WordPress core happenings and roadmaps

There are a few roadmaps and active core components that are worth keeping an eye on right now. I figured I’d just lump them together:

Preparing your plugins and client sites for term meta

Term meta basically got a “clear to go” message in today’s dev chat. That is awesome, and now it’s important that you step up and prepare. Boone took the painstaking task (I offered to help then basically did nothing, like a jerk) of going through current plugins and identifying trouble areas. But that doesn’t mean there isn’t a bunch of custom code out there that’s not problematic.

Basically, most term meta implementations won’t be auto-ported to the new system, but if decent practices were used, they won’t blow up either. But if your implementation uses common naming schemes, like add_term_meta(), then there will be problems.

Read Boone’s walkthrough and make sure your plugins and custom implementations are in good shape. Another way to get the word out is to bring this up to your meetup and WordCamp lists — because there are loads of folks that don’t keep up with this stuff, but will get waxed if they have incompatible code.

A possible roadmap for the Customizer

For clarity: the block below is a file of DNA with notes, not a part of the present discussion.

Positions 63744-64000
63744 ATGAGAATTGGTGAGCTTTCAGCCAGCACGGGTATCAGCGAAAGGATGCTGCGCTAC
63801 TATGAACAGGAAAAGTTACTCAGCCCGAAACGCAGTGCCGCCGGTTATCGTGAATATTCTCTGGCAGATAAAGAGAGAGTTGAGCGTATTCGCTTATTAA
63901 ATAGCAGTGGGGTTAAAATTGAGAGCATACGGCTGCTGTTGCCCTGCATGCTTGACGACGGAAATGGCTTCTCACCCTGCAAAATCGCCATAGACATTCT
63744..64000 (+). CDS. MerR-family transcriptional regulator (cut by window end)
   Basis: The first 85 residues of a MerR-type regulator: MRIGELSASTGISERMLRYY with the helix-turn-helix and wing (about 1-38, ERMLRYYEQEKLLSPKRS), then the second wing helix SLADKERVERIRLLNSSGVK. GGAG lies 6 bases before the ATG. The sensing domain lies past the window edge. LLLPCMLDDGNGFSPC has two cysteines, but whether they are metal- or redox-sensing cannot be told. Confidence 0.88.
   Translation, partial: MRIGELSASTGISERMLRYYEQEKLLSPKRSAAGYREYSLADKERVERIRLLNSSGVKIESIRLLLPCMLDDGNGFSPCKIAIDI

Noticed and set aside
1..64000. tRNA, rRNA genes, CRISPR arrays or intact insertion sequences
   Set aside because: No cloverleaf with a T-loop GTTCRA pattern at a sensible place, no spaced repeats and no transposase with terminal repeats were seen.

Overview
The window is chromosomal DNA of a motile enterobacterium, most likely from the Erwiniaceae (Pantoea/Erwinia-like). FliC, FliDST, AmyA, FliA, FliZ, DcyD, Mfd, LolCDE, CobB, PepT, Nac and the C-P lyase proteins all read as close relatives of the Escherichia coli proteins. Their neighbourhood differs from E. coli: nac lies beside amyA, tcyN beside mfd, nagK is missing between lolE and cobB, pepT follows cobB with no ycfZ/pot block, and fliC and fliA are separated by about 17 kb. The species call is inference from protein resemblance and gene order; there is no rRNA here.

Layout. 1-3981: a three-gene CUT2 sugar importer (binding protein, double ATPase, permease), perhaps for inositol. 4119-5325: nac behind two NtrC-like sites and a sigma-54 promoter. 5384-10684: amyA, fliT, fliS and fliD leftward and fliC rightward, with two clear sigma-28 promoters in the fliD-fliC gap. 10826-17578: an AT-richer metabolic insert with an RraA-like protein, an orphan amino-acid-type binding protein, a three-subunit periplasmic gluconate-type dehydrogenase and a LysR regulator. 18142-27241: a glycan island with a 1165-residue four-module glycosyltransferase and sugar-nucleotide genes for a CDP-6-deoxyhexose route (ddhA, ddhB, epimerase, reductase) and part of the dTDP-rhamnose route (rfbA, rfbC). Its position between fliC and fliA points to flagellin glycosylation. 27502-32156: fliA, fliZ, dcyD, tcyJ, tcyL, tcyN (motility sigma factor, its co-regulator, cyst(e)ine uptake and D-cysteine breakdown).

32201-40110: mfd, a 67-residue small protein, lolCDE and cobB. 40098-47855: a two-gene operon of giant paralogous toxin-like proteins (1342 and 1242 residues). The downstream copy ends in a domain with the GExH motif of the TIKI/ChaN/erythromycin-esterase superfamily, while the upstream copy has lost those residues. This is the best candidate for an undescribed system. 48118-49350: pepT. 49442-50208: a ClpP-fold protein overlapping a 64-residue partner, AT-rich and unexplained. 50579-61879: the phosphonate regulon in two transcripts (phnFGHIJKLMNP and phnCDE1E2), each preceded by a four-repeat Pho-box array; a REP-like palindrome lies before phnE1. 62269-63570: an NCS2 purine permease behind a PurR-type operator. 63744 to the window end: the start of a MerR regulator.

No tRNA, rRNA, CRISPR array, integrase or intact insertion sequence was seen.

The Customizer is a beast of a component. Weston Ruter has outlined a potential roadmap for its future. Two of the most interesting are experimenting with new and different interfaces (versus the sidebar setup), and enabling a new user experience from the customizer. But there are also super practical items like speed improvements and a bunch of smaller iterations that could make it a much better experience.

Committer reviews of the REST API

Gary Pendergast gave all the WordPress Committers homework. In a new concept for code review, he’s asked that each committer does a review to focus on one or more parts of the REST API, and offer feedback. I love this idea for a feature this big, and I love that Gary doesn’t feel bad giving his counterparts homework.

What went right/wrong in 4.3

Konstantin Obenland did a post mortem to discuss what went well and what didn’t go well in WordPress 4.3. Post mortems are excellent learning opportunities and a few things were learned in 4.3, like every release. These help the project improve and learn from its own mistakes.

My hacks are gone

my-hacks.php is the old, old, old school way of changing your WordPress website. Long ago deprecated, now it’s officially not going to be allowed.

Not a full list

This isn’t a complete list at all, but these are some of what I think you should be paying attention to right now (other than stuff I’ve given full Notes attention to, like the REST API merge).

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